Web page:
Moreover, despite the significant number of immigrant population in Cyprus and the high frequency of violence against women and femicides against this group, immigrant women and those from ethnic minorities are not specifically addressed in the National Action Plans, making them invisible at the policy level . Overall, the National Action Plans do not mention or foresee actions to combat violence against migrant women, women with disabilities, single parents and other vulnerable groups of women.

At the same time, public authorities do not collect comprehensive data on all forms of violence against women, by gender and age of victim and perpetrator, type of violence, relationship between victim and perpetrator. The available data only includes incidents of domestic violence, rape and sexual assault reported to the Police. There is limited research or data on violence against ethnic minority or immigrant women in Cyprus.

In terms of risk assessment, there is a protocol in cases of intimate partner violence, including cases of ex-spouses and ex-partners, which has been implemented by the Police since 2018. However, to date there has been no evaluation of the risk assessment protocol, therefore, it is not possible to ascertain its use and effectiveness in reducing and preventing intimate partner violence and by extension femicide. Other frontline professionals (eg Social Welfare Services, Health Services) do not use risk assessment tools to inform, so as to enable immediate response to cases of violence against women.

It is noted that although Cyprus has developed procedures for inter-agency cooperation between the Police, Social Welfare Services and Health Services in cases related to domestic violence, there is an absence of the gender dimension and the connection between domestic violence or intimate partner violence and femicide. This has led to gaps in victim protection systems, hindering the prevention of femicide. Front-line services, for example in health care, lack specialized or inter-agency protocols, procedures and guidelines for identifying and handling cases of domestic and intimate partner violence.

It is also noted that there is generally limited expertise in relation to violence against women among frontline professionals. This is a result of a lack of specialized training. Training is offered by NGOs, but not systematically due to lack of funding. There is also a lack of training on violence affecting specific groups of women, especially in relation to migrant women and women with disabilities.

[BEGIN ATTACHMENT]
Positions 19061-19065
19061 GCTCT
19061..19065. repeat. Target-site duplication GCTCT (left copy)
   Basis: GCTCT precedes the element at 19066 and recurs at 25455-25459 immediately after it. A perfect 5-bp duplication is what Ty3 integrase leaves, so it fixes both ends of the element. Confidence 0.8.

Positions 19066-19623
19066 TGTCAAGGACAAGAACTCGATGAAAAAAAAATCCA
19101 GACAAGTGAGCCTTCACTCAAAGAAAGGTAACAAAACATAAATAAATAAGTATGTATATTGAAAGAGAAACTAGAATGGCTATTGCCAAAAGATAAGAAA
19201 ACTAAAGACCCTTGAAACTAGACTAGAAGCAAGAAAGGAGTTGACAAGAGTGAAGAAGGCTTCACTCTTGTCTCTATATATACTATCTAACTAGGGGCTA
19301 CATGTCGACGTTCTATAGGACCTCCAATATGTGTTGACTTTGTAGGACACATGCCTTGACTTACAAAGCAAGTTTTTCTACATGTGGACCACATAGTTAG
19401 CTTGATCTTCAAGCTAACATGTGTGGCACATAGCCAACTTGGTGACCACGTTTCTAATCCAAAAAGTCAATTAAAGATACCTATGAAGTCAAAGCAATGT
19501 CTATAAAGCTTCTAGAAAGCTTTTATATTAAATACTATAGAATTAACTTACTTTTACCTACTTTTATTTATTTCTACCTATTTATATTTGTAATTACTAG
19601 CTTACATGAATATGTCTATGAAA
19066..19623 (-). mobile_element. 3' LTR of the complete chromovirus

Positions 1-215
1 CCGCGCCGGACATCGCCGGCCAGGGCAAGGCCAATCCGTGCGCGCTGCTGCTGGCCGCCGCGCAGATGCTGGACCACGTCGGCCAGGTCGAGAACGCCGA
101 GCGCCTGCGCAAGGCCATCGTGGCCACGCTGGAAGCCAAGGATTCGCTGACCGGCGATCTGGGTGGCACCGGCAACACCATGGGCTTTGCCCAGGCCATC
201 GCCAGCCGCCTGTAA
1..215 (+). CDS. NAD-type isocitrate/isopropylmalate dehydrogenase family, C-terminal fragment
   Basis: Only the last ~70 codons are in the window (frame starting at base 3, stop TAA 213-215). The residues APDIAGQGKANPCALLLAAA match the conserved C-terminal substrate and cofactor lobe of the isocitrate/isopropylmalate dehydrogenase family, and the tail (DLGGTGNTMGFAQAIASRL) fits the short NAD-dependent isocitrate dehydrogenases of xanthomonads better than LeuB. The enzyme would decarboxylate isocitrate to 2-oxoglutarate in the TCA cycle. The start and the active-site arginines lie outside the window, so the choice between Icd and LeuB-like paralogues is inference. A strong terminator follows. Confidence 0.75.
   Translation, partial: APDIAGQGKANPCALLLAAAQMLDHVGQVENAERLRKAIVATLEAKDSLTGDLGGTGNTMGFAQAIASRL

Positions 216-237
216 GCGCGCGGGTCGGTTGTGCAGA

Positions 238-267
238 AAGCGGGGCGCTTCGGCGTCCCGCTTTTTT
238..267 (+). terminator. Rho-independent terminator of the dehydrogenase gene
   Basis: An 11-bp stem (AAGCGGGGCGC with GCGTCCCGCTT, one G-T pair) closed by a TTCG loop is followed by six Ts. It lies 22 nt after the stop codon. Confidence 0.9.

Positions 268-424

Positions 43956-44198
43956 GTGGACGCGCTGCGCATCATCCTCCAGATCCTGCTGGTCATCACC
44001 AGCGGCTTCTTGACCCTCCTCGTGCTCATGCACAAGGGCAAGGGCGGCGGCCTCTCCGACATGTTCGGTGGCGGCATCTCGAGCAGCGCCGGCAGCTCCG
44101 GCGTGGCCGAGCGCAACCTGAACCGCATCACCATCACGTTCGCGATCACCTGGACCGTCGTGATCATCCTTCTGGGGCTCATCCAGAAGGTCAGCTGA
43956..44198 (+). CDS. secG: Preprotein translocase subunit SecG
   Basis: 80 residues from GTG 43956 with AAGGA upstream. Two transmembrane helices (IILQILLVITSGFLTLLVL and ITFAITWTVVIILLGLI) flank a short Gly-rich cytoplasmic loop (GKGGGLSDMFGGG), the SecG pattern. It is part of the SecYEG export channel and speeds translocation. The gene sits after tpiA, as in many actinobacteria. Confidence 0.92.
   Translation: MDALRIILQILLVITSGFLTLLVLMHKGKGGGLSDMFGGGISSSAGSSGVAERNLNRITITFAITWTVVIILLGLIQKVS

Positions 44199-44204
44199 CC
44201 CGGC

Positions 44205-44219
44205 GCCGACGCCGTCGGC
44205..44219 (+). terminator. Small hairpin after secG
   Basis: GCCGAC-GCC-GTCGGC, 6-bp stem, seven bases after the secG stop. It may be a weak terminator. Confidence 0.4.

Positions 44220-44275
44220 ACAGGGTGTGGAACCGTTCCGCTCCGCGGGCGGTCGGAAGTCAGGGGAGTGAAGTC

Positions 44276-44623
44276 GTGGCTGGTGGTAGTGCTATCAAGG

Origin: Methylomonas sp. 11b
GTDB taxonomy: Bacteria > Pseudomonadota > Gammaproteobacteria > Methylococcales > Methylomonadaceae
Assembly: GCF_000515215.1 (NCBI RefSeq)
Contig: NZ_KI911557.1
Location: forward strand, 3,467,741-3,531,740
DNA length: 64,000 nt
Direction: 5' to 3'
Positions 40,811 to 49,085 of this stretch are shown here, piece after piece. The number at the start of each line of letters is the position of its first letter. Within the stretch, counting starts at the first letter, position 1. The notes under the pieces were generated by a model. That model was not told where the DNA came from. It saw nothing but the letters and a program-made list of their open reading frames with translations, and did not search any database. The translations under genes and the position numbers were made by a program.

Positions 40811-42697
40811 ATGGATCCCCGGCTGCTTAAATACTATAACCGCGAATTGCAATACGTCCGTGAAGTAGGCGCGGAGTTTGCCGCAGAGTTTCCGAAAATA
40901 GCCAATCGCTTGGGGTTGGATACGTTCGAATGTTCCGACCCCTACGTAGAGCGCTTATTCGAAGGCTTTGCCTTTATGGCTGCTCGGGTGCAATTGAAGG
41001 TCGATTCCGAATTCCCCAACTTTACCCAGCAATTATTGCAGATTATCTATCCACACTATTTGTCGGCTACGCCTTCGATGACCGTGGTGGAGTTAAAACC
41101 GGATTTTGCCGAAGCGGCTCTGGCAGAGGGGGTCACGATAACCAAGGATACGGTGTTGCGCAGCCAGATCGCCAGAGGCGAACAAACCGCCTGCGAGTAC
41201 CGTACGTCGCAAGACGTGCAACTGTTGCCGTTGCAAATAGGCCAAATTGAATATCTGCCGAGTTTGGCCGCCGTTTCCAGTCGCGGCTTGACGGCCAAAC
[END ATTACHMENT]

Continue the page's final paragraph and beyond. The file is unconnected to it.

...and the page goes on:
According to Ms. Pavlou, to date, the national action plans have not mentioned or foreseen actions specifically for the prevention of femicide. In addition, national action plans are not accompanied by specific measurable targets, qualitative and quantitative indicators, adequate funding and no evidence for monitoring or evaluation. National action plans lack the political will and resources needed to implement them and remain largely on paper, he pointed out.

It is also noted that the media promotes sexist and stereotypical perceptions of women. Media reports on femicides do not present the gender dimension and the relationship of violence against women to domestic/intimate partner violence. This connection is often overlooked by focusing on the male abuser. Furthermore, media coverage of femicides in Cyprus is characterized by the use of sexist language that places blame on the victim, normalizing violence perpetrated by men against women.

Recommendations for effective prevention and intervention

Recommendations for effective prevention and intervention according to FEM-UnitED are to collect reliable and up-to-date statistics on victims and perpetrators of all forms of violence against women, by gender, age and victim-offender relationship.

Training of front-line professionals dealing with victims and perpetrators of all acts of violence against women – specifically in the prevention of intimate partner femicide – should be mandatory and systematic.

It is noted that a standardized approach to risk assessment should be adopted that promotes a common understanding of risk across the system and a common language for risk communication. Risk assessment protocols that are both gender-sensitive and culturally tailored should be used by all front-line professionals.

Additionally, risk factors associated with compulsive and controlling behavior should be incorporated into these protocols. Specialized training for frontline professionals on the use of risk assessment tools is also essential.

As stated in the project, the use of protection orders should be increased and their effectiveness improved, ensuring that monitoring mechanisms are developed and put in place to provide effective safety and protection to women and their children. Violations of protection orders must be punished appropriately so as to act as a deterrent.

It is also emphasized that cooperation and coordination between the various agencies should be strengthened and interprofessional and cross-sectoral cooperation should be supported, with the participation of all relevant agencies, including women's organizations and NGOs and within the framework of the Women's House that operates as a crisis management and support center for victims of violence against women.

It is pointed out that barriers to access to comprehensive protection and support for all women and girls must be removed, especially for women who are disadvantaged and face multiple discrimination, including women of migrant background.

At the same time, it is emphasized that the reservation of the Republic of Cyprus to Article 59 of the 7th Istanbul Convention in relation to autonomous residence permits for immigrant women who suffer violence should be lifted.

FEM-UnitED also states that girls who are murdered should be counted as victims of femicide. Children who live under the regime of domestic violence must be automatically recognized as victims and treated effectively.

Source: KYPE